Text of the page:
West Louisville neighborhoods were included in the areas where property values were re-assessed this year, and there’s still time for homeowners to appeal the results.
The deadline for appeals is Monday at 4 p.m. Representatives from the Jefferson County Property Value Administrator’s office and community organizations said appeals are necessary to ensure people’s homes are valued correctly, especially because it can mean saving people from overpaying in property taxes.
Values are assessed on a four-year rotation. This year, they include the west and southwestern parts of the county.
Evan Westphal, who is director of special projects at the PVA’s office, said property values in west Louisville are finally returning to higher levels after years of post-housing crisis decline. He spoke at a press conference Friday hosted by the Louisville Urban League. But large, new developments in the area could increase values further, and the rise in property values could have a less savory effect.
“That’s a great thing for equity and for homeowners, property owners,” Westphal said. “But of course, it typically will translate to somewhat higher property taxes when you get your tax bill from the sheriff’s office later this year.”
Westphal said property value appeals are important for helping homeowners know the fair price of their property, and for the PVA to make sure its assessments are as accurate as possible. PVA workers are not able to enter homes for assessments, so homeowners should share pictures of issues or fixes that could affect the value.
The PVA’s office mailed out this year’s property assessments on April 26. So far, they have received about 1,000 appeals, Westphal said. He expects at least as many more by Monday’s deadline.
Sadiqa Reynolds, CEO of the Louisville Urban League, encouraged property owners to pay attention to their assessments.
“I think this is really important that people need to understand the consequences of the assessment, there’s a possibility of having to pay more taxes,” she said. “And we understand that that could really be a breaking point for lots of people in this community.”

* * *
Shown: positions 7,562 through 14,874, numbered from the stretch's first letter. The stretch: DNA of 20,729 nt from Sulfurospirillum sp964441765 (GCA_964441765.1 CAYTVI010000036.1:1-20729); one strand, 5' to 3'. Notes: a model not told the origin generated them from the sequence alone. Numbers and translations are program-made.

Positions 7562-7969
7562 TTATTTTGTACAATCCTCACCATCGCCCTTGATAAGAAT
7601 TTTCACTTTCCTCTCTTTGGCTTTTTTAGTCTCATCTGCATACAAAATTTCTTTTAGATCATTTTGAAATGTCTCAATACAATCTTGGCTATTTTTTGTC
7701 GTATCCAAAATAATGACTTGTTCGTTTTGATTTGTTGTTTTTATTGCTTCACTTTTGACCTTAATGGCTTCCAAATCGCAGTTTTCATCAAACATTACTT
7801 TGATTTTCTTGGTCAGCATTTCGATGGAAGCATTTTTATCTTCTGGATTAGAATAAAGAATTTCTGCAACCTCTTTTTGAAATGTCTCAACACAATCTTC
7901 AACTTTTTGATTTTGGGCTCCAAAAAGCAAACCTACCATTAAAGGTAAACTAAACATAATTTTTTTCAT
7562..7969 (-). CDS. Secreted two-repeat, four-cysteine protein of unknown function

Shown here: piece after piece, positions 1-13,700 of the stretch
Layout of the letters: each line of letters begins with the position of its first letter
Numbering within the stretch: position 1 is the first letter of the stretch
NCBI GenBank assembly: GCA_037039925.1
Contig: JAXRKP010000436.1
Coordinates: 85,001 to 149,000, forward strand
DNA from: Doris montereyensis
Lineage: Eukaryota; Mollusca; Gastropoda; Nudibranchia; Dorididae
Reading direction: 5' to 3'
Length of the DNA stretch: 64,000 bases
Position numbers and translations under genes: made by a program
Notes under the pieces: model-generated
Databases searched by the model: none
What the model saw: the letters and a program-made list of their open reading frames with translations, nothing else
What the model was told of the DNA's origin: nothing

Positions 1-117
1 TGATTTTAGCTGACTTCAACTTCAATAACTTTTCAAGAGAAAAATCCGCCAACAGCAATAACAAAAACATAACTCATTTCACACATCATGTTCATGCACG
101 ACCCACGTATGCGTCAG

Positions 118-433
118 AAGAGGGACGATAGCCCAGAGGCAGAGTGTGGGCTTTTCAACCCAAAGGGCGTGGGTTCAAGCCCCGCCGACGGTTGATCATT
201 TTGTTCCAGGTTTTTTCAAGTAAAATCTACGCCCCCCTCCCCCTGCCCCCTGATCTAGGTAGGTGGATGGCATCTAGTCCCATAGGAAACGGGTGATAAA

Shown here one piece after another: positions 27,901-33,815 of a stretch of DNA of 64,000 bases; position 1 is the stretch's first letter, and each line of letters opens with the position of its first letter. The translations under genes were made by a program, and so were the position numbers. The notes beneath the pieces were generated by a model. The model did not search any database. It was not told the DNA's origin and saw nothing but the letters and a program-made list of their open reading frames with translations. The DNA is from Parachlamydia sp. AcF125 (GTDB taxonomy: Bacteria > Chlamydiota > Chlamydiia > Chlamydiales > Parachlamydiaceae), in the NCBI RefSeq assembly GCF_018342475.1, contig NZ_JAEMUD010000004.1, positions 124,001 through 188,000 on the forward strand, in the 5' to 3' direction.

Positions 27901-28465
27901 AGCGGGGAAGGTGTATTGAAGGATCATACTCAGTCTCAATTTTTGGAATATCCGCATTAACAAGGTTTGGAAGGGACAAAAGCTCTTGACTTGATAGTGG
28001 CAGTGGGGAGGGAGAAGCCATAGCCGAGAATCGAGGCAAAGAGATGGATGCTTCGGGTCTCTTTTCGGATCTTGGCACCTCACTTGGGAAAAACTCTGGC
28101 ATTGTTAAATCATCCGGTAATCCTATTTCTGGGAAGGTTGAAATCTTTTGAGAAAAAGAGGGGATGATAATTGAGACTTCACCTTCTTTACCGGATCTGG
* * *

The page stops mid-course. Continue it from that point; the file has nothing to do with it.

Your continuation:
West Louisville includes some of the poorest areas of the county, and property values have been depressed by historic policies such as redlining.
Amy Shir is the director of LHome, a local nonprofit that provides financial tools and services to promote economic development in markets where people need help with housing. She said keeping up with tax bills can protect people from losing their homes, and said her organization can help with that.
“We really want to help you get caught up with your property tax bills, pay your current property tax bills, and not get upside down in debt and interest rates and fees that are charged with these unpaid bills,” she said.
Homeowners can appeal their property valuation a variety of ways. They can visit the Jefferson County PVA office at 815 W. Market Street on Saturday, May 18, from 9 a.m. to 1 p.m. or on Monday, May 20, until 4 p.m. Those who prefer to file by phone can call (502) 574-6224 to make an appointment. And appeals can also be filed online through the PVA website.
PVA staff will also be available to help people file their appeal at the Shawnee and Shively branches of the Louisville Free Public Library on Saturday from 10 a.m. to 1 p.m.
The deadline to appeal is Monday at 4 p.m.